Water, sanitation and hygiene: The missing link with agriculture
Daniel W. Tsegai,
Florence McBain and
No 147912, Working Papers from University of Bonn, Center for Development Research (ZEF)
Inadequate access to safe water and sanitation services coupled with poor hygiene practices continues to kill, sicken and diminish opportunities of millions of people in developing countries. Various interventions to improve drinking water quality and service levels, sanitation and hygiene (WSH) have been applied, albeit in isolated approaches. Relevant literature focused on assessing the cost and health effectiveness of such approaches. In parallel, irrigation in agriculture, which affects all the water cycle and thus drinking water quality and quantity, has been developed without looking into the consequences for WSH. In this paper, we argue that the ‘nexus’ approach should take peoples’ multiple water needs as a starting point for providing integrated services and thus move beyond conventional sectoral barriers of domestic and productive sectors. Isolated approaches have their drawbacks missing out on positive externalities on health and nutrition outcomes. We also argue that (the prospect of) a holistic approach including WSH and agriculture sectors for a long term health and nutrition impact should be explored. The paper reviews the body of literature dealing with WSH and irrigation agriculture, synthesizes the remarks thereof and concludes with suggestions to unravel the ‘nexus’ between WSH and agriculture for a long term health and nutrition impact.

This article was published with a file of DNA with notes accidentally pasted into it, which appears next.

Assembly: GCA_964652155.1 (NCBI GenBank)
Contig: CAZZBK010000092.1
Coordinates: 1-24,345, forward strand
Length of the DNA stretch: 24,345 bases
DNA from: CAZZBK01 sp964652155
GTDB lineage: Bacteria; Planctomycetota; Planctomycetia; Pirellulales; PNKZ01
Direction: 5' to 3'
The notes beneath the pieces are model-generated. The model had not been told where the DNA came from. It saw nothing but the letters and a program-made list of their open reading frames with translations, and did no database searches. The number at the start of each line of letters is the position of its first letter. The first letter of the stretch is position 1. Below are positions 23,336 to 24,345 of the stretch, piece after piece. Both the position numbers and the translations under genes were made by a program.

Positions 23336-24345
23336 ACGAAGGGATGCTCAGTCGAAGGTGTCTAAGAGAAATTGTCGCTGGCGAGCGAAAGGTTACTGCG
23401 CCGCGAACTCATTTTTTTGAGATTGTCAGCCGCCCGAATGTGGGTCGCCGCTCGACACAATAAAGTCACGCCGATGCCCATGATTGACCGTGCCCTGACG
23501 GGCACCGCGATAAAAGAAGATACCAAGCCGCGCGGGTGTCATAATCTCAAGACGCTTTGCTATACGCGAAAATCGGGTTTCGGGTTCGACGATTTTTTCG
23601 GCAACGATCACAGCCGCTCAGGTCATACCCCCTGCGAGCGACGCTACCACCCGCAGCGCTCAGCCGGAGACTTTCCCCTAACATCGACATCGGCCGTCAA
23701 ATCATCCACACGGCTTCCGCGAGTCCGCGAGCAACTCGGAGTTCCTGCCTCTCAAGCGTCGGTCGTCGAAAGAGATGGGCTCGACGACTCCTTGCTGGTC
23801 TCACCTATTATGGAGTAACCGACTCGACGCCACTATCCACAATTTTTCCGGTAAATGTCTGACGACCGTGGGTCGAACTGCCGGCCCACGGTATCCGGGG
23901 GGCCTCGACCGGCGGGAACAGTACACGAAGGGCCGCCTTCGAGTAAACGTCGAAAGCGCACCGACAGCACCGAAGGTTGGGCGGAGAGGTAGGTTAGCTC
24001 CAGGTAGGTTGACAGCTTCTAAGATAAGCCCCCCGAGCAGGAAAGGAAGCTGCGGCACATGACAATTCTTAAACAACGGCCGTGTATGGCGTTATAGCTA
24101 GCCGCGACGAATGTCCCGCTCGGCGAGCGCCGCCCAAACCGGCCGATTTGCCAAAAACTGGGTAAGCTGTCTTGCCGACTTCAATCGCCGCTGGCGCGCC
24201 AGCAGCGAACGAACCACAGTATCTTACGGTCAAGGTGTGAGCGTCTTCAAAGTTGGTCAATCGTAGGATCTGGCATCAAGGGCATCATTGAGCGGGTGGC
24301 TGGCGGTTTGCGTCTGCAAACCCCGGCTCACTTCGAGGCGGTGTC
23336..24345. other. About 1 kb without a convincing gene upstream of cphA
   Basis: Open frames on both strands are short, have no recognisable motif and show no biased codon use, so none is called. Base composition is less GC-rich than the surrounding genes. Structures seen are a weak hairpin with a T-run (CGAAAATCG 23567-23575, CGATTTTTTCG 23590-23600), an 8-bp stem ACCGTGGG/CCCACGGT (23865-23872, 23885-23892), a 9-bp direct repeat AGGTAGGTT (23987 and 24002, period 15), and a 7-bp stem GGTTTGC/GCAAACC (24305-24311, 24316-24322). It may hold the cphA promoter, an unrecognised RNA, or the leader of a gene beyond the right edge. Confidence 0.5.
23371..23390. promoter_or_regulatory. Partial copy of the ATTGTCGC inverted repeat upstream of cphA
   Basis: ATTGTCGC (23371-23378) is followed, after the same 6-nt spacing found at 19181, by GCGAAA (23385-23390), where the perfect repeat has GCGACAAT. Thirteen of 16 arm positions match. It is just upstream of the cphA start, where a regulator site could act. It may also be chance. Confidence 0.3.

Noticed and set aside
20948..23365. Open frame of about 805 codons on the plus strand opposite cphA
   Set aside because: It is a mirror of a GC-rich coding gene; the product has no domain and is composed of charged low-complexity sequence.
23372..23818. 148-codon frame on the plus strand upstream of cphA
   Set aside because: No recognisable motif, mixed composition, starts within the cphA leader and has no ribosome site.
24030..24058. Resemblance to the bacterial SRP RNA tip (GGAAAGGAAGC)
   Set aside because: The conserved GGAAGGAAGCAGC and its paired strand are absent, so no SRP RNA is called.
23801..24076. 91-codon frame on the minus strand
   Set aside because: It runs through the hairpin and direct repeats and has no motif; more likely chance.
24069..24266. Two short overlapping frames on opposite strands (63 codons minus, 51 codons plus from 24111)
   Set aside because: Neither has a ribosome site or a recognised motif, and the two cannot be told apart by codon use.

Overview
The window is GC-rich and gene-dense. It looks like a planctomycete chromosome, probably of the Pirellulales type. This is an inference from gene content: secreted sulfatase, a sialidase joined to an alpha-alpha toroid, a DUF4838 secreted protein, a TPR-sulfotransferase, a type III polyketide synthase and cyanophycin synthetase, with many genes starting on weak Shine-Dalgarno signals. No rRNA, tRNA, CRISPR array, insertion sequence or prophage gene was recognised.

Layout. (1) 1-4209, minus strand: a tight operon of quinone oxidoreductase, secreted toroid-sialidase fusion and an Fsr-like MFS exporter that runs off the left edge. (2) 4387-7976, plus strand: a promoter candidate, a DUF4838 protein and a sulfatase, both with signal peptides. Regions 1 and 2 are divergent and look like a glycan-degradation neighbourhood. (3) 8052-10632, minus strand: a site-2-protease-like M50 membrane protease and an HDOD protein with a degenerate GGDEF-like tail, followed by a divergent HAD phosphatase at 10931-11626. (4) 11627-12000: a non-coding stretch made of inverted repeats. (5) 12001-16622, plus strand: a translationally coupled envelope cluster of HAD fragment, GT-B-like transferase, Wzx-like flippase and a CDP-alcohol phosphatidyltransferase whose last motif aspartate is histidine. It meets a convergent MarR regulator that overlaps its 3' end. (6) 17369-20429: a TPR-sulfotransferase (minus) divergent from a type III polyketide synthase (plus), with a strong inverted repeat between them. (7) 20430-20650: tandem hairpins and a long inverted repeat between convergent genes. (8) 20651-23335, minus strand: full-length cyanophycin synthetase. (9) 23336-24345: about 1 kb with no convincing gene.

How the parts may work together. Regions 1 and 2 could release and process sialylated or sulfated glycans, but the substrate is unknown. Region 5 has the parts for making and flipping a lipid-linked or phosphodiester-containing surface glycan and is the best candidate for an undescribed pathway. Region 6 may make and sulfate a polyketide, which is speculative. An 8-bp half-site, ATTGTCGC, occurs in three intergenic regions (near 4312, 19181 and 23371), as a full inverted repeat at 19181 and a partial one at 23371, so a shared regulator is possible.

Keywords: Agricultural and Food Policy; Community/Rural/Urban Development; Environmental Economics and Policy; Food Consumption/Nutrition/Food Safety; Food Security and Poverty; Health Economics and Policy (search for similar items in EconPapers)
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